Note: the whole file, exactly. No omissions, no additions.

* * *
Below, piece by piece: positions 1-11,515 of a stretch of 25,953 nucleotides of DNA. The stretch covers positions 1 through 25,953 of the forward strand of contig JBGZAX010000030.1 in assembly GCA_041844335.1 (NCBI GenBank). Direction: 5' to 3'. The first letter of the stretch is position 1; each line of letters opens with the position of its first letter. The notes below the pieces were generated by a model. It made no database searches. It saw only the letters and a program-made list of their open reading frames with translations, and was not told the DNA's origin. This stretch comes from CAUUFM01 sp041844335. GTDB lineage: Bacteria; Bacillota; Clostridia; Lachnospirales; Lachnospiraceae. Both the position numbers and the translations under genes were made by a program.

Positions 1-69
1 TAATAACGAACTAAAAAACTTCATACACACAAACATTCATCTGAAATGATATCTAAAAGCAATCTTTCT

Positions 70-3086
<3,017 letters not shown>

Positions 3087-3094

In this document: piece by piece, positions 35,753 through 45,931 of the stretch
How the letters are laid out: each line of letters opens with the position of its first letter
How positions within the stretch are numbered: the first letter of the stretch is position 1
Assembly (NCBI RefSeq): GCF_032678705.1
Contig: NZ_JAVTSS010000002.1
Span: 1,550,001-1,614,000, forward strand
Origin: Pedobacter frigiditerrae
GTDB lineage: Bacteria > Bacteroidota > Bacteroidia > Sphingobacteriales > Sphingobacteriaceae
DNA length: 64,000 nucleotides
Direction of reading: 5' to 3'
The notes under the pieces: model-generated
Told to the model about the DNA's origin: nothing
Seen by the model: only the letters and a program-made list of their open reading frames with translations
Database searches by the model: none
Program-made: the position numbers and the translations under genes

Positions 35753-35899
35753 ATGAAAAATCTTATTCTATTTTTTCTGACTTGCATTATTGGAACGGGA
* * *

Below, piece by piece: positions 1-11,515 of a stretch of 25,953 nucleotides of DNA. The stretch covers positions 1 through 25,953 of the forward strand of contig JBGZAX010000030.1 in assembly GCA_041844335.1 (NCBI GenBank). Direction: 5' to 3'. The first letter of the stretch is position 1; each line of letters opens with the position of its first letter. The notes below the pieces were generated by a model. It made no database searches. It saw only the letters and a program-made list of their open reading frames with translations, and was not told the DNA's origin. This stretch comes from CAUUFM01 sp041844335. GTDB lineage: Bacteria; Bacillota; Clostridia; Lachnospirales; Lachnospiraceae. Both the position numbers and the translations under genes were made by a program.

Positions 1-69
1 TAATAACGAACTAAAAAACTTCATACACACAAACATTCATCTGAAATGATATCTAAAAGCAATCTTTCT

Positions 70-3086
<3,017 letters not shown>

Positions 3087-3094

In this document: piece by piece, positions 35,753 through 45,931 of the stretch
How the letters are laid out: each line of letters opens with the position of its first letter
How positions within the stretch are numbered: the first letter of the stretch is position 1
Assembly (NCBI RefSeq): GCF_032678705.1
Contig: NZ_JAVTSS010000002.1
Span: 1,550,001-1,614,000, forward strand
Origin: Pedobacter frigiditerrae
GTDB lineage: Bacteria > Bacteroidota > Bacteroidia > Sphingobacteriales > Sphingobacteriaceae
DNA length: 64,000 nucleotides
Direction of reading: 5' to 3'
The notes under the pieces: model-generated
Told to the model about the DNA's origin: nothing
Seen by the model: only the letters and a program-made list of their open reading frames with translations
Database searches by the model: none
Program-made: the position numbers and the translations under genes

Positions 35753-35899
35753 ATGAAAAATCTTATTCTATTTTTTCTGACTTGCATTATTGGAACGGGA